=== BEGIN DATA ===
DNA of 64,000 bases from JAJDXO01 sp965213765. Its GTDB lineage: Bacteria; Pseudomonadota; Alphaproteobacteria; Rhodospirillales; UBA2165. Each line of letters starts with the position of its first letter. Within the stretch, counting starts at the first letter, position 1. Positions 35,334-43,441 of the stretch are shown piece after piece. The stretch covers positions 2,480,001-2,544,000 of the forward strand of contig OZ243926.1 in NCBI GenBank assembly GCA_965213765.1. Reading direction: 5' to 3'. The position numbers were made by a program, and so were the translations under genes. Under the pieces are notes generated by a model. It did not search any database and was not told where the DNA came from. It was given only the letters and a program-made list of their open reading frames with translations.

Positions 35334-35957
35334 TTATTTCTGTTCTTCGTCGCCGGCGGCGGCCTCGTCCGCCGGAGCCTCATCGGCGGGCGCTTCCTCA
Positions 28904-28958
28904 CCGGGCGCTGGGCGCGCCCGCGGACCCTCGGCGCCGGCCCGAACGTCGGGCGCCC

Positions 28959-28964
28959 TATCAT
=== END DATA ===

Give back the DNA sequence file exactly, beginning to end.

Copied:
DNA of 64,000 bases from JAJDXO01 sp965213765. Its GTDB lineage: Bacteria; Pseudomonadota; Alphaproteobacteria; Rhodospirillales; UBA2165. Each line of letters starts with the position of its first letter. Within the stretch, counting starts at the first letter, position 1. Positions 35,334-43,441 of the stretch are shown piece after piece. The stretch covers positions 2,480,001-2,544,000 of the forward strand of contig OZ243926.1 in NCBI GenBank assembly GCA_965213765.1. Reading direction: 5' to 3'. The position numbers were made by a program, and so were the translations under genes. Under the pieces are notes generated by a model. It did not search any database and was not told where the DNA came from. It was given only the letters and a program-made list of their open reading frames with translations.

Positions 35334-35957
35334 TTATTTCTGTTCTTCGTCGCCGGCGGCGGCCTCGTCCGCCGGAGCCTCATCGGCGGGCGCTTCCTCA
Positions 28904-28958
28904 CCGGGCGCTGGGCGCGCCCGCGGACCCTCGGCGCCGGCCCGAACGTCGGGCGCCC

Positions 28959-28964
28959 TATCAT